Tales from Hack Day: Braze Senior Software Engineer Dave Hensley on Project Strategy and Building “Braze: The Game” for the Atari 2600
Three times a year, technologists from around Braze take two days away from their normal duties to participate in Braze hack days. These events—a long-running Braze practice that reflects how the company creates space for dreaming up and implementing new ideas—provide a chance to encourage innovative thinking, highlight pet interests, and even optimize the Braze platform in ways big and small. To recognize the work that goes into each hack day, Building Braze will be profiling participants with particularly memorable projects or experiences. This week, we’re talking to Dave Hensley, Senior Software Engineer at Braze.
My name’s Dave Hensley and I’m a Senior Software Engineer here at Braze. I’ve been here for just about a year and, in that time, I’ve taken part in three Braze hack days.
How to Approach Hack Day (If You Want to Stand Out)
On my first hack day here, I decided to work on something related to the Braze platform, but it turns out that probably 80-90% of the people who participate in hack day do product things.
And because so many people focus on the product category, it's probably easier to stand out if you do a so-called “rockstar” project that’s just for fun and driven entirely by your personal interest. The most important thing, though, is to have fun and build something that you find interesting and exciting.
The other thing to keep in mind is that there’s power in numbers. I’ve focused on individual projects myself, but I’ve noticed that, when you look at the projects that end up doing well at hack day, having a team of five or six people working on something tends to give you a pretty huge advantage. So if you’re not going to go the rockstar route, I’d definitely consider teaming up with some people to work on a platform project.
Dave’s Hack Day Project: A Braze-Themed Atari 2600 Video Game
I think the project of mine that’s gotten the most attention is probably the one I did this spring. In keeping with my love of rockstar projects, I decided to make a video game as part of hack day. But not just any game—I ended up writing one for the Atari 2600 that starred Torchie, the Braze mascot.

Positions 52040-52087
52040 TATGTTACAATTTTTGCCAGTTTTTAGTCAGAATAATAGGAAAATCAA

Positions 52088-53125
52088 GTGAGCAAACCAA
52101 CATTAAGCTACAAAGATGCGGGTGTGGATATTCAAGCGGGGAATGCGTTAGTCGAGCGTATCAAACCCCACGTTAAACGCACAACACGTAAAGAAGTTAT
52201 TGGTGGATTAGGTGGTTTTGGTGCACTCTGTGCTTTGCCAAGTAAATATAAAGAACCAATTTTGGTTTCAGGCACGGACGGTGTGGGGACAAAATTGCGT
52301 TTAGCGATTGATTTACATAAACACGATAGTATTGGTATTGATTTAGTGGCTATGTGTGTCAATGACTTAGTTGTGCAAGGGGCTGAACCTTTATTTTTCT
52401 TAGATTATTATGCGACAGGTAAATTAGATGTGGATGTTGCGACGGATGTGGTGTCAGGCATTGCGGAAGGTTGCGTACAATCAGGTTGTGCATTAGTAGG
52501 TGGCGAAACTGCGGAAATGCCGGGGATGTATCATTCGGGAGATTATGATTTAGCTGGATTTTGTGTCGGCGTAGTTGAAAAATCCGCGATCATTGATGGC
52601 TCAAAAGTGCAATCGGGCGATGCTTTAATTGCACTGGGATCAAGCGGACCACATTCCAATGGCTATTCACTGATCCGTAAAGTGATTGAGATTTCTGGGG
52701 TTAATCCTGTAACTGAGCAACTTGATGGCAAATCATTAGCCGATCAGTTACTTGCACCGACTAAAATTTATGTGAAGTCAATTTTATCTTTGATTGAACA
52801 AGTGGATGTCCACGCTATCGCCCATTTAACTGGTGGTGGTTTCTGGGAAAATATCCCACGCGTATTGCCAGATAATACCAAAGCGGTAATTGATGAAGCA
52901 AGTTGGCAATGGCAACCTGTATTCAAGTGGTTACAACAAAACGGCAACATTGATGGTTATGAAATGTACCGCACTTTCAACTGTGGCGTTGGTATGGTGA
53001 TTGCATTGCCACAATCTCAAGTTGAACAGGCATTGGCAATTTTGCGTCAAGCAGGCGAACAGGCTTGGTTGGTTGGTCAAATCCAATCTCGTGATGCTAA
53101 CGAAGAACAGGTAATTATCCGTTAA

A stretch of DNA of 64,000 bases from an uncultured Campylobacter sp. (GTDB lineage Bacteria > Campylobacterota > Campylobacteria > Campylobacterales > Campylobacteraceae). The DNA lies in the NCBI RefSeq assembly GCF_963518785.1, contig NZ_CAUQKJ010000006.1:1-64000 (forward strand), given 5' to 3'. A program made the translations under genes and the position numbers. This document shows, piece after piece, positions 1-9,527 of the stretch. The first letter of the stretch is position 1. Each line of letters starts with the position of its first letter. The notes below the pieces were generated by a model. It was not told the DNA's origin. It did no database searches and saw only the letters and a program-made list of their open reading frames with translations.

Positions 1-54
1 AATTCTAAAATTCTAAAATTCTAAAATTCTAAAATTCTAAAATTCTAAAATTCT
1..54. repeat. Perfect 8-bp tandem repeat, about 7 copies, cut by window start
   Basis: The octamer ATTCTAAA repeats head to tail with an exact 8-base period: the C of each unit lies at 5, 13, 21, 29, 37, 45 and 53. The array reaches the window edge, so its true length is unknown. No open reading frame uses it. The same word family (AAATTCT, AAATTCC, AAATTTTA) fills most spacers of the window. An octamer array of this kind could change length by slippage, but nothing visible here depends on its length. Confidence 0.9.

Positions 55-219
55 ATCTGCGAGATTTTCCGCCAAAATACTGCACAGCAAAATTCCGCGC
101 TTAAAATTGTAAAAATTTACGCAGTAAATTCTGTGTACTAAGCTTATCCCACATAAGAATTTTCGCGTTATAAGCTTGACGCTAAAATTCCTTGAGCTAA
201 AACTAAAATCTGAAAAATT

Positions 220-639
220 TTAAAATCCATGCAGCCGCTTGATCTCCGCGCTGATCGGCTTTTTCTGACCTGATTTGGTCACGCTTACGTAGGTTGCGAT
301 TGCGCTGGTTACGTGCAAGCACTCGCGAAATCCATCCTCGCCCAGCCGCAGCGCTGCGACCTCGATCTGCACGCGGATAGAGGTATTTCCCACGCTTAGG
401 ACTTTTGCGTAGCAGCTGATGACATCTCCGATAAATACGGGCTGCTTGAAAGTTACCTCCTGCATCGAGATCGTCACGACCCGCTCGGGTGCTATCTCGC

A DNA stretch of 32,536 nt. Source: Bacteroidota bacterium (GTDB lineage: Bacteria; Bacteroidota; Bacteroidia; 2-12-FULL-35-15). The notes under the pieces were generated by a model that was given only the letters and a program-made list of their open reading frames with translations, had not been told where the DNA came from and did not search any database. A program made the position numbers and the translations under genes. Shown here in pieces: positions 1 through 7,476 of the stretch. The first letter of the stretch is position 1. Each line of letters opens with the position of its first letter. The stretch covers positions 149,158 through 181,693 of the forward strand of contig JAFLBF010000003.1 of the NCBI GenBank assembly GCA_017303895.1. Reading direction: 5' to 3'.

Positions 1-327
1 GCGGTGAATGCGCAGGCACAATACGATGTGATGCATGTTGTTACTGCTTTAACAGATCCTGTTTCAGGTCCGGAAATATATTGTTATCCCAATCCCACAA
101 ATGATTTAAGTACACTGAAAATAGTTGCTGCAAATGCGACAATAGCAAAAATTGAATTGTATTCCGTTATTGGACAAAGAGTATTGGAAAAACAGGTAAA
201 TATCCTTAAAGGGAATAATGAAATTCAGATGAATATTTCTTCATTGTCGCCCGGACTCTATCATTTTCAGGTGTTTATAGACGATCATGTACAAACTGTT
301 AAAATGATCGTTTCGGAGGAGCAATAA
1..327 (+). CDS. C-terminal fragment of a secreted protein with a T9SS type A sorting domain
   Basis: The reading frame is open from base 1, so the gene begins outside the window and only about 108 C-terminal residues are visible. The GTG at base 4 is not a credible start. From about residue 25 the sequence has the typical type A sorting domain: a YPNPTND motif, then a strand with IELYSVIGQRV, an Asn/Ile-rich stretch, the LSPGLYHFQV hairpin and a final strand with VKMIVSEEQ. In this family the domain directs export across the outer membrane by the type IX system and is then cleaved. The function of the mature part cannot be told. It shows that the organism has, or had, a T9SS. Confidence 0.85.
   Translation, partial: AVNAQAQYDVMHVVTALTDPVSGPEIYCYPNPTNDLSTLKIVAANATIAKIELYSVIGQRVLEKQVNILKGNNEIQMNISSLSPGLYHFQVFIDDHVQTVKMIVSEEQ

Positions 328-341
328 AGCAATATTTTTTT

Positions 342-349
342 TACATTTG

“Braze: The Game” is set up in the style of an old-school Atari one-player game like Asteroids; basically, you’re Torchie and you’re trying to catch all of the incoming API requests that are flying your way. Obviously, this isn’t the kind of hack day project that’s going to be merged into the Braze platform code, but it was a lot of fun to scope out and build.
I think Atari was on my mind because I’d just bought this book from the 1970s, “6502 Assembly Language Programming” by Lance A. Leventhal. It's not a step-by-step guide or anything like that, it’s more of a reference book, but it comes in really handy when you need to look stuff up. I’d never done any Atari 2600 programming—or 6502 programming—before; I’d done some assembly language programming in the past, but not for the 6502 architecture. So taking on a project like this was a way to do something a little different while also harkening back to my own childhood. I mean, my first video game system was the Atari 2600. I grew up with it, so it was fun to actually finally make a game for it instead of just playing the games that came out for it.
Here’s the thing about creating an Atari 2600 game: It’s not like writing a game for the PlayStation 5 or the Xbox where you have all these libraries you have to worry about and all these graphics you have to handle. Honestly, it’s really rudimentary and you don’t have a lot of space to write stuff. The Atari 2600 ROM is only four kilobytes; the size is so small that it’s pretty easy for one person to write a game. Plus, you’re pretty close to the hardware as far as what it can do. The system on an Atari is like 1.1 megahertz, 128 bytes of RAM—it’s not powerful. So it’s not that big an undertaking to really get in there and start working with it. Not that there aren’t challenges that come with working on such a rudimentary system, but overall the simplicity is on your side.
Overall, that hack day was a great experience for me. I won the rockstar prize for my game, and I had a lot of fun learning how to write an Atari game from scratch. It was definitely challenging at times, but it gave me a newfound appreciation for the folks who wrote all those games I enjoyed playing when I was a kid.
Interested in getting involved in our hack days? Braze is hiring for a variety of roles across our Engineering, Product Management, and Product Design teams. Check out our careers page to learn more about our open roles and our culture.